Latissimus Dorsi Muscle Anatomy

Origin Spinous processes of thoracic T7–T12
Inferior angle of scapula
Inferior 3 or 4 ribs
Thoracolumbar fascia
Iliac crest
Insertion Floor of the intertubercular groove of the humerus
Action Humeral adduction
Humeral extension
Humeral medial rotation
Nerve Thoracodorsal nerve (C6, C7, C8)
Artery Thoracodorsal artery

Location & Overview

The latissimus dorsi is a large muscle that covers a big portion of the posterior of the torso. It spans from left to right across the posterior of the body and its upper portion is partly covered by the trapezius muscle on its medial dorsal region[1]. The latissimus dorsi is one of the extrinsic muscles of the upper back. The upper back muscles are divided into intrinsic and extrinsic parts. This division is based on their movement actions and origins. The extrinsic muscles primarily control the movement of the humerus and scapula during movement of the upper extremities. The other extrinsic muscles are: the rhomboid major, rhomboid minor, levator scapulae and the trapezius [2]. The latissimus dorsi is the largest extrinsic back muscle [3].

latissimus dorsi muscle from a posterior view

Here we can see the latissimus dorsi muscle in isolation from a posterior view.

Origin & Insertion

The latissimus dorsi originates from the spinous processes T7–T12, the inferior angle of scapula, the thoracolumbar fascia, the inferior 3 or 4 ribs and the iliac crest. It then inserts on the floor of the humerus’ intertubercular groove (also known as the bicipital groove)[4].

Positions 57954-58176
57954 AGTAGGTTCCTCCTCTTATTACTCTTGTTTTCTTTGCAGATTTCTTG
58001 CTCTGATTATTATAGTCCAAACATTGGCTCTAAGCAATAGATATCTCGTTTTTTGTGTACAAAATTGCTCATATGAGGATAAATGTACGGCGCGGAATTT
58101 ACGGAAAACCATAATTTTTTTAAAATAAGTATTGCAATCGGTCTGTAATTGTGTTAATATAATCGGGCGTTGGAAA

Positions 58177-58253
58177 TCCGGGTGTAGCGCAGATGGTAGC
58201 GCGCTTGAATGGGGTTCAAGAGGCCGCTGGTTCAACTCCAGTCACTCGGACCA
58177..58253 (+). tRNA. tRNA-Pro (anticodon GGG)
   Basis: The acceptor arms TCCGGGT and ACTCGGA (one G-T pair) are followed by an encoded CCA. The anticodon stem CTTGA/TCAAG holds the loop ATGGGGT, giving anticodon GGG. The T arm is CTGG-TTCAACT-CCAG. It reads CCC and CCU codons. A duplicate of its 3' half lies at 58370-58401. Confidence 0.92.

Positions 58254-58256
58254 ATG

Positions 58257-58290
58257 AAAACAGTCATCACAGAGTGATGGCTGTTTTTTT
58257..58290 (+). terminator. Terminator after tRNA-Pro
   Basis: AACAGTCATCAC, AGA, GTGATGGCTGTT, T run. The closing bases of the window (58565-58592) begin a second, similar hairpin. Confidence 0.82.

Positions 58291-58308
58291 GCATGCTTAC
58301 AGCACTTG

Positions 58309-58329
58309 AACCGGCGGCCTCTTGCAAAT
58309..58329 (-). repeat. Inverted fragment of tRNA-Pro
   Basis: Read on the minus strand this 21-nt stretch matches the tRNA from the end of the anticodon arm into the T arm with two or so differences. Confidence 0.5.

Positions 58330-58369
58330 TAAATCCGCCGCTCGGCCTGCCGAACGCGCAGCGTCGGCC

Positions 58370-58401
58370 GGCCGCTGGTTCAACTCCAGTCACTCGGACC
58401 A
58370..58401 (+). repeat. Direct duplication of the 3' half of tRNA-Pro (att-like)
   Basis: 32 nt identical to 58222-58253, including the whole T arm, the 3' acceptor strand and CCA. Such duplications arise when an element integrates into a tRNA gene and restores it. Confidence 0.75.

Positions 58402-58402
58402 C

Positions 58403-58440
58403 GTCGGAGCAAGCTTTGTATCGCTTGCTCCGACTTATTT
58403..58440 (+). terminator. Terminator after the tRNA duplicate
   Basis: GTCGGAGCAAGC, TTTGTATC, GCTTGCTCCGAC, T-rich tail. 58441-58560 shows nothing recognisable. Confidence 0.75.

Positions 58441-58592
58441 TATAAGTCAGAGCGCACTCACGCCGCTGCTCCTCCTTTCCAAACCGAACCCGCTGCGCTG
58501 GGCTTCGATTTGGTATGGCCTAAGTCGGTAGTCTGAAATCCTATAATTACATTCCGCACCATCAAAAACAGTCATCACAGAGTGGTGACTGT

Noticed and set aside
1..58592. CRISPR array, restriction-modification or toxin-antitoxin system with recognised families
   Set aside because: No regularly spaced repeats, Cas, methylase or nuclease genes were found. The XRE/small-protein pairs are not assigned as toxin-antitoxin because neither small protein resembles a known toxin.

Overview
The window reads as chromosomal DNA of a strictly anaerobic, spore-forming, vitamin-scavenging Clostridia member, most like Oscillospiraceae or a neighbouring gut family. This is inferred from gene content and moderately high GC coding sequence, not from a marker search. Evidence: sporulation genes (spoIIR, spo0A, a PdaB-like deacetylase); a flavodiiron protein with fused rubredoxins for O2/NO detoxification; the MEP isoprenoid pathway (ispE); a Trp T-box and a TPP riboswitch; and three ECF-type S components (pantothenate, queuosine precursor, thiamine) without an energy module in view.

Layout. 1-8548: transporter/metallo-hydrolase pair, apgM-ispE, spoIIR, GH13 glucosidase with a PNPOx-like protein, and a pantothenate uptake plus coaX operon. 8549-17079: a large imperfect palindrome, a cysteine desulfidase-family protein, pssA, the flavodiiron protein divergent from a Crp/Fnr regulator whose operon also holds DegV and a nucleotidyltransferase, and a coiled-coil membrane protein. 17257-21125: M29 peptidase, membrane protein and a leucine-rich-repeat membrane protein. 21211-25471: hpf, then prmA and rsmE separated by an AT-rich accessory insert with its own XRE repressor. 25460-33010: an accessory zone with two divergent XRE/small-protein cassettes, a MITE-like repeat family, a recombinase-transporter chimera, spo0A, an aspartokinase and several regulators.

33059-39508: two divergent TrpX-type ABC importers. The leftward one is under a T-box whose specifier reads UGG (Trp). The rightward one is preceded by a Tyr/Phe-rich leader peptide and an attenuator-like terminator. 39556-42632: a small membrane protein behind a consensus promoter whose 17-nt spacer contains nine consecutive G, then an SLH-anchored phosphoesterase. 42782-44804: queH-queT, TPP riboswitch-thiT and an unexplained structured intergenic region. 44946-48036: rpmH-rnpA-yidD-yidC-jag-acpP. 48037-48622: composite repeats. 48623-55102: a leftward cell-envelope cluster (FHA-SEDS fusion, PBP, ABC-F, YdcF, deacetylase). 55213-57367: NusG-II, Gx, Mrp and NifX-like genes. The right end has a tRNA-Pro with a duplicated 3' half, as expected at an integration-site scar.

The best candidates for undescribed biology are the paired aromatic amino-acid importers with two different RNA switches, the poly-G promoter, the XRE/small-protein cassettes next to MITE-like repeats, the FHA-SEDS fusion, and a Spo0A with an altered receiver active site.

the origin points of the latissimus dorsi muscle marked in red

Here we can see the origins of the latissimus dorsi muscle marked in red. The latissimus dorsi origins marked here are: the inferior angle of scapula, the spinous processes of T7–T12, inferior 3 or 4 ribs and the iliac crest.

thoracolumbar fascia highlighted in green

The final origin point of the latissimus dorsi muscle is the thoracolumbar fascia which is marked here in green.

latissimus dorsi insertion on the intertubercular groove of the humerus

Highlighted here in blue we can see the insertion of the latissimus dorsi on the intertubercular groove of the humerus.


Contraction of the latissimus dorsi results in adduction, extension and medial rotation of the humerus. When the arms are placed above the head, it can then lift the body upwards and forward (such as during a pull up) [5].


The latissimus dorsi is innervated by the thoracodorsal nerve (C6, C7, C8), which is sometimes also referred to as the middle subscapular nerve. The thoracodorsal nerve branches from the brachial plexus’ posterior cord [6].

Blood Supply

Blood is supplied to the latissimus dorsi via the thoracodorsal artery. This artery is a continuation of the subscapular artery. The subscapular artery branches off the axillary artery [7].

Want some flashcards to help you remember this information? Then click the link below:
Latissimus Dorsi Flashcards


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2 Verhaegen F,Debeer P,Moyaert M, The Accessory muscles of the Axilla. Acta orthopaedica Belgica. 2019 Dec; PMID: 32374231
3 Mitchell B, Imonugo O, Tripp JE. Anatomy, Back, Extrinsic Muscles. [Updated 2021 Aug 4]. In: StatPearls [Internet]. Treasure Island (FL): StatPearls Publishing; 2021 Jan-. Available from:
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7 Kumar N,Aithal AP,Nayak SB,Bhaskar R, A rare case of atypical thoracodorsal artery: a challenge for flap reconstruction. Surgical and radiologic anatomy : SRA. 2018 Aug PMID: 29594336.